Salesforce.com (CRM - Analyst Report) - Analyst Report) surged to new all-time highs this month after reporting a Q4 FY2013 adjusted loss per share of 2 cents, narrower than the Zacks Consensus Estimate of a 3 cent loss.
If that's the not-so-awful result investors were hoping for as they drove the stock up 10% from under $170 to over $186 since last Friday, then maybe they are happy with this company who could take another year to slowly return to profitability.
Salesforce.com is the giant $27 billion leader in on-demand business software services. The company's Salesforce suite of on-demand CRM applications allows customers to manage and share all of their sales, support, marketing and partner information on-demand.
Let's take a look at what might have cheered investors about their recent report and then we'll see why it fell to a Zacks #5 Rank (Strong Sell) afterwards.
Revenue Picture Encouraging
Revenues in the quarter were $834.7 million, up 32.0% from the year-ago quarter. The quarters result was also above the company's guidance range of $825.0 million to $830.0 million.
Salesforce witnessed an improvement in revenues from all its business segments. Subscription and support revenue was $785.5 million, up 32.0% on a year-over-year basis, while the Professional services and other revenue was $49.2 million, up 31.0% year over year.
Geographically, the company witnessed decent revenue growth in all of its operating regions. Revenue in the Americas was up 34.0% to $583.0 million, while Europe grew 37.0% to $149 million, and Asia logged a 17.0% boost to $103 million.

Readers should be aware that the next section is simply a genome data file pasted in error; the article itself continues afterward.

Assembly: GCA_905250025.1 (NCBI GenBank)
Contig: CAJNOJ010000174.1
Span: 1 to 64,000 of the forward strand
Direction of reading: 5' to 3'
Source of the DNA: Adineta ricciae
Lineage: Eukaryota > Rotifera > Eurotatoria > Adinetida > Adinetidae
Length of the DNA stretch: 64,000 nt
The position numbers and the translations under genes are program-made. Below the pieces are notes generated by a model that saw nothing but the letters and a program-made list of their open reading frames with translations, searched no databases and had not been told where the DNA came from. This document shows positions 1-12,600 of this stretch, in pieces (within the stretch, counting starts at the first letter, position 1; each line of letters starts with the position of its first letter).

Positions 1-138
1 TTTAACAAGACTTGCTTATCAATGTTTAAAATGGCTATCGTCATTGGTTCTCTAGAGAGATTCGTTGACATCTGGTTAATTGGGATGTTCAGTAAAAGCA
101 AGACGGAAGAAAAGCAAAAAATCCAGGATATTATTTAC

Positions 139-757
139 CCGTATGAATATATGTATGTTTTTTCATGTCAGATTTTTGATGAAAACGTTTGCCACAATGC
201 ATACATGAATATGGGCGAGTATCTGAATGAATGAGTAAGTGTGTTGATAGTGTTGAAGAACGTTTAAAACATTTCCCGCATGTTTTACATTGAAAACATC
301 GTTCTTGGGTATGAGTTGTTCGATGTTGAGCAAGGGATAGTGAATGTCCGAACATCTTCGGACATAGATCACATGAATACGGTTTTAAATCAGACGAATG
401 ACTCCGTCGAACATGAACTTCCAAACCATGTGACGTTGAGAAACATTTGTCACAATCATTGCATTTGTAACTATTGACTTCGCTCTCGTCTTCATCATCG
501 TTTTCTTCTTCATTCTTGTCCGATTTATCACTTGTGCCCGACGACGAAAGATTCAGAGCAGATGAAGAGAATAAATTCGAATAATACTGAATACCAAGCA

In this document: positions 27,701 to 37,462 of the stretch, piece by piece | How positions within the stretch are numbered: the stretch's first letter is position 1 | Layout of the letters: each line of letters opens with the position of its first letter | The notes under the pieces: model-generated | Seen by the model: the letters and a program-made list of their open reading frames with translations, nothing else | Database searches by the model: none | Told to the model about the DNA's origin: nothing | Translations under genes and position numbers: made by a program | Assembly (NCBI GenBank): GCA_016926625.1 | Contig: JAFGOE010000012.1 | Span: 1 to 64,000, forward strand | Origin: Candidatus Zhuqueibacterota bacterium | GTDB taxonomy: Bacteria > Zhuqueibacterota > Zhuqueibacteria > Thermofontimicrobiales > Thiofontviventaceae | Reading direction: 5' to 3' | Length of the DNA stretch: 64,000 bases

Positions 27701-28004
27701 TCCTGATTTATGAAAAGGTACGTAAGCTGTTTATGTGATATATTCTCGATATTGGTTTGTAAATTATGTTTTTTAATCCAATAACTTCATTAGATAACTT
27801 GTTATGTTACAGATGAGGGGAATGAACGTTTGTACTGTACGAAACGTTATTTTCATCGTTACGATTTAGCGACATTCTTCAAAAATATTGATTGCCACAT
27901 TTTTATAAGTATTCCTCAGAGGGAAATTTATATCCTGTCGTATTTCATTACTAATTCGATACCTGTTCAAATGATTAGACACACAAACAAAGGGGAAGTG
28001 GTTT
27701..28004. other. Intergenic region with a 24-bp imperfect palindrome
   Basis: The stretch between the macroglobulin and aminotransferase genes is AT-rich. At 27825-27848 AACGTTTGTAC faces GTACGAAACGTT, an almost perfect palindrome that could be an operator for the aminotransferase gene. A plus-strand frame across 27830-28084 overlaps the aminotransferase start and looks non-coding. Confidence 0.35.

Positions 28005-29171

Before we look at the company's guidance, check out this projection of the long slow climb back to profitability...
Company Guides Sales into the Clouds
For the first quarter of FY2014, the company expects revenue in the range of $882 million to $887 million, expecting an increase of 27.0% to 28.0% year over year. This is clearly driven by their ability to upgrade business service offerings with new cloud-based applications in addition to attracting new clients.
For the full year 2014, revenue is expected in the range of $3.82 billion to $3.87 billion, up 25%-27% year over year. While there are a handful of analysts maintaining price targets over $200, like Deutsche Bank who praises the recent acquisition and integration of Heroku technology (no, I don't know what that is but it has something to do with developers being able to write programs that work with CRM stuff), the Street hasn't clamored to raise EPS estimates for the new year.
Until we see the estimates picture stabilize, I can't see adding to positions here, much less chasing new ones. And with the stock 23% over its 200-day moving average, those with profits might consider taking some off the table.
The Costs of Being the Giant
CRM's gross profit expanded 31.4% year over year to $651.3 million. Gross margin was 78.0%, down 40 basis points from the year-ago quarter. Those data points sound good. But investors also need to look at where that money is going, lest they find themselves married to an Amazon-like company of fat top lines and ever-thin bottom ones.
Total operating expenses rose 33.9% year over year to $672.1 million on the back of a 50.3% rise in research and development expense (R&D), 33.0% increase in sales and marketing expense, and 23.0% rise in general and administrative expense. Continuous increase in headcount from recent acquisitions drove the operating expenses higher.
Operating loss of $20.8 million during the quarter was more than the year-ago quarter's loss of $6.4 million.
Since CRM is the giant in this field and the costs of dominating in the cloud are probably high enough to reward its scale, investors who want exposure to this industry obviously can justify its enormous or nonexistent P/E.
But unless you understand their business very well, its probably a good time to step aside until the analysts who are experts here begin seeing greater profits down the road.
Kevin Cook is a Senior Stock Strategist with Zacks.com